2nd Watch Buys Aptitive for Cloud Data Expertise as Channel M&A Ramps Up

The cloud MSP will combine capabilities to help enterprises “make smarter business decisions.”

Kelly Teal, Contributing Editor

January 5, 2022

4 Min Read
Cloud network and data

Cloud managed services provider 2nd Watch is buying Aptitive, citing the latter’s expertise in cloud data and analytics.

Seattle-based 2nd Watch, which is privately held, did not disclose what it paid for Aptitive. It did, however, say why it bought the company: for more heft in helping enterprises use data to make smarter business decisions.

Indeed, this need has grown greater in the cloud era and in the wake of remote work fueled by COVID-19. Employees generate more cloud data than ever — within applications and personal files, on social media feeds and smartphones, and more. Organizations require the ability to analyze all of these (and other) sources of information. The results allow them to spot trends in customer demands and satisfaction, identify unused or underused resources, and determine profitable strategies. MSPs such as 2nd Watch aid end users in these endeavors.

Existing Capabilities

To be sure, 2nd Watch already runs a cloud data and analytics practice. It provides data strategy, migration and management; platform selection and implementation; pipeline development; and other services. 2nd Watch will add Aptitive’s capabilities – and staff – to that roster.

Keep up with the latest channel-impacting mergers and acquisitions in our M&A roundup. Then check out what we thought were the biggest mergers and acquisitions of 2021!

The fit looks solid. 2nd Watch teams with the Big Three public cloud computing vendors (Amazon Web Services, Microsoft Azure and Google Cloud). Aptitive, too, holds deep expertise with each of those same providers, among others. At the same time, the Aptitive acquisition gives 2nd Watch expanded reach within the media and entertainment, health care and retail verticals.


2nd Watch’s Doug Schneider

“The strategic and cultural fit with 2nd Watch is incredibly strong and further accelerates scaling both our data and application modernization services as we continue building an enduring cloud-native solutions provider that enterprises trust,” said Doug Schneider, CEO of 2nd Watch.

Paul Corning, CEO of Aptitive, agreed.


Aptitive’s Paul Corning

“We are thrilled to gain the support and breadth of services that 2nd Watch brings to our Aptitive employees and clients,” Corning said. “Like Aptitive, 2nd Watch combines deep technical skills, top consulting talent and strong culture to deliver outstanding results for its clients. Together we can offer more services, more exceptional performance and a deeper bench across more technologies and skill sets.”

Channel M&A Ramping Up — And It’s Only Jan. 5

The purchase of Aptitive marks 2nd Watch’s first acquisition in its nearly 12-year history. And, Schneider told Channel Futures, “it won’t be our last.”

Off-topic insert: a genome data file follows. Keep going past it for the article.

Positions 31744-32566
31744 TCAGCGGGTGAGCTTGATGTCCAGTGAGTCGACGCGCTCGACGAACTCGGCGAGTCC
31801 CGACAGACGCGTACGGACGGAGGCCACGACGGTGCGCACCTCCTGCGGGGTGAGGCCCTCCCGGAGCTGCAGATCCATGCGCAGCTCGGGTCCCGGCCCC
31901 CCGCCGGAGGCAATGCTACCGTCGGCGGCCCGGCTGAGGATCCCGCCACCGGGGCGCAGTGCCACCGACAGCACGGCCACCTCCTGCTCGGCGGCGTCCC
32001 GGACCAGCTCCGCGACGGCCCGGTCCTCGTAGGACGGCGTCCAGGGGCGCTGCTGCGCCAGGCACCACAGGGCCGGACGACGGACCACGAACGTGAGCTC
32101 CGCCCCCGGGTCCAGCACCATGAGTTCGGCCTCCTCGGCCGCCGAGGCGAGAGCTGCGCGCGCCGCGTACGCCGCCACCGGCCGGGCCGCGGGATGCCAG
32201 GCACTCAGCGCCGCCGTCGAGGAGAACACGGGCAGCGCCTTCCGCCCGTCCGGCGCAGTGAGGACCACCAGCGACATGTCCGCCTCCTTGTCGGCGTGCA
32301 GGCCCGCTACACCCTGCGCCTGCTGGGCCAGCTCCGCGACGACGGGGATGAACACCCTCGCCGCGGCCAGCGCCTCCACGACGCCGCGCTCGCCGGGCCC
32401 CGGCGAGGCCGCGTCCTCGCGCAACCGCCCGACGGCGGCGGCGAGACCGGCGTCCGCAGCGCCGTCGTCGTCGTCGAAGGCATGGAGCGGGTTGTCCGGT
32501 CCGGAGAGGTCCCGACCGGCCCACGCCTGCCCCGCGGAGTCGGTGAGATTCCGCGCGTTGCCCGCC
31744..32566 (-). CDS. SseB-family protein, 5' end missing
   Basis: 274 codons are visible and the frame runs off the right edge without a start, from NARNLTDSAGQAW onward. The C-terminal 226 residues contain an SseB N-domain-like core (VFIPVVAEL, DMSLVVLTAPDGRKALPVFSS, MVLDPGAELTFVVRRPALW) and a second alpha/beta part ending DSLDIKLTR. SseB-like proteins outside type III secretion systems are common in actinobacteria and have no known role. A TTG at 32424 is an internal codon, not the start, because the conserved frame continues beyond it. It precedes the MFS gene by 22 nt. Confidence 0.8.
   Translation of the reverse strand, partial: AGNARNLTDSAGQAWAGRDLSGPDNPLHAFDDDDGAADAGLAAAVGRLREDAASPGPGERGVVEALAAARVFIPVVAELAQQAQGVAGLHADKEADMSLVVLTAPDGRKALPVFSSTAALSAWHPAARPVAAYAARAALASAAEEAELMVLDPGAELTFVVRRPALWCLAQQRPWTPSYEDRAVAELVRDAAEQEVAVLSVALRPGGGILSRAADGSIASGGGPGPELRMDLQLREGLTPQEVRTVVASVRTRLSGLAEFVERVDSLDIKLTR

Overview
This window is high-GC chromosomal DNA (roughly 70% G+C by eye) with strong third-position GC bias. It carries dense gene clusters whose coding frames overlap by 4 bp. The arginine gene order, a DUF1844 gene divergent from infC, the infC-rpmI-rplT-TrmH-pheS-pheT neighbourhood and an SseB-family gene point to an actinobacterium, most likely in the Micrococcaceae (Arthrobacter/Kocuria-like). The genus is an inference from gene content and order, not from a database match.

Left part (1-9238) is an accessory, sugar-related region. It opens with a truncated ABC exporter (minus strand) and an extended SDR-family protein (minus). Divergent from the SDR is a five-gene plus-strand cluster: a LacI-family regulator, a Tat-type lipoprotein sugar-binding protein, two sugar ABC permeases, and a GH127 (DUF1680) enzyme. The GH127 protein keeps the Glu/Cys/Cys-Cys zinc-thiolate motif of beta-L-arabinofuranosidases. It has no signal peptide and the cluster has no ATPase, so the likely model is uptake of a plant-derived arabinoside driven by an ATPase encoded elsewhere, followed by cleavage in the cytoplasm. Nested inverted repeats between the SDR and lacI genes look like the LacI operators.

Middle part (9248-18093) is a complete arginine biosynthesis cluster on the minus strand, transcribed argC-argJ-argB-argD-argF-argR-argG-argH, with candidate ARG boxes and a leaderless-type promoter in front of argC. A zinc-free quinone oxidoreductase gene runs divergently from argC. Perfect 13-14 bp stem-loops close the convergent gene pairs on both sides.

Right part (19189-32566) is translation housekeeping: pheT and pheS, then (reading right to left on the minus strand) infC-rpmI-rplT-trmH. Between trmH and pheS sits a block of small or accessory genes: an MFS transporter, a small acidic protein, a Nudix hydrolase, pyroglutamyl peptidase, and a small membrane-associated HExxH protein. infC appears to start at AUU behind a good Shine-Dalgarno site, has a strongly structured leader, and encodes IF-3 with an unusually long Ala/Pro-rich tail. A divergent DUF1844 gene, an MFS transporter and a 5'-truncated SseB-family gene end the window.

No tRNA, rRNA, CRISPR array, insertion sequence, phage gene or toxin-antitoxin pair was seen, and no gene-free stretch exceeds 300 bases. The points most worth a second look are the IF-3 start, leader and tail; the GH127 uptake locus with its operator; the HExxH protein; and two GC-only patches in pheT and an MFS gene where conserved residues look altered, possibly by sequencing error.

“We will be very selective and deliberate about making future strategic acquisitions and are not pursuing a roll-up strategy,” he said. “Our growth strategy will continue to focus on expanding our capabilities in the PaaS layer related to data-centric and application modernization solutions, along with vertical market capabilities. Ultimately, future growth will also be complemented by geographic expansion beyond the U.S.”

Already, 2022 appears to be a year ripe for channel M&A. Just five days into a new year – and one still burdened by a relentless, economy-straining pandemic, at that – the transactions have begun to fly. So far, Google Cloud has snapped up Siemplify, Variant Equity is buying MSP CompuCom Systems from Office Depot, and Fishtech Group and Herjavec Group have merged. Meantime, Channel Futures is aware of more deals companies will announce soon (track those stories here).

The strength and numbers of the activity are significant given that 2022 has only just started and COVID-19 continues to do it best to hamper the economy. Channel companies engaging in M&A might also have to consider whether the Great Resignation will affect any planned transactions. If the first five days of the year provide any indication, though, the pandemic and peoples’ job changes might not hold much power to hinder channel firms intent on M&A, especially in hot areas like cloud data.

Want to contact the author directly about this story? Have ideas for a follow-up article? Email Kelly Teal or connect with her on LinkedIn.


About the Author(s)

Kelly Teal

Contributing Editor, Channel Futures

Kelly Teal has more than 20 years’ experience as a journalist, editor and analyst, with longtime expertise in the indirect channel. She worked on the Channel Partners magazine staff for 11 years. Kelly now is principal of Kreativ Energy LLC.

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